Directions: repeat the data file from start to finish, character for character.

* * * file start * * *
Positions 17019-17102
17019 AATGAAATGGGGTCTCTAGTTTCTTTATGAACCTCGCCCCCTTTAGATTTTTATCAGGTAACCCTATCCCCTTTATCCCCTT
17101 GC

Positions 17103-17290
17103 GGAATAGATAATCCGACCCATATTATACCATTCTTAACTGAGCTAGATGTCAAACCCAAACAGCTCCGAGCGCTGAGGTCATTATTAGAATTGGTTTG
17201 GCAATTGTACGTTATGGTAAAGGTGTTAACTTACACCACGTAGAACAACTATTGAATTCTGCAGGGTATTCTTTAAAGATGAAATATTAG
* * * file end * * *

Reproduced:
Positions 17019-17102
17019 AATGAAATGGGGTCTCTAGTTTCTTTATGAACCTCGCCCCCTTTAGATTTTTATCAGGTAACCCTATCCCCTTTATCCCCTT
17101 GC

Positions 17103-17290
17103 GGAATAGATAATCCGACCCATATTATACCATTCTTAACTGAGCTAGATGTCAAACCCAAACAGCTCCGAGCGCTGAGGTCATTATTAGAATTGGTTTG
17201 GCAATTGTACGTTATGGTAAAGGTGTTAACTTACACCACGTAGAACAACTATTGAATTCTGCAGGGTATTCTTTAAAGATGAAATATTAG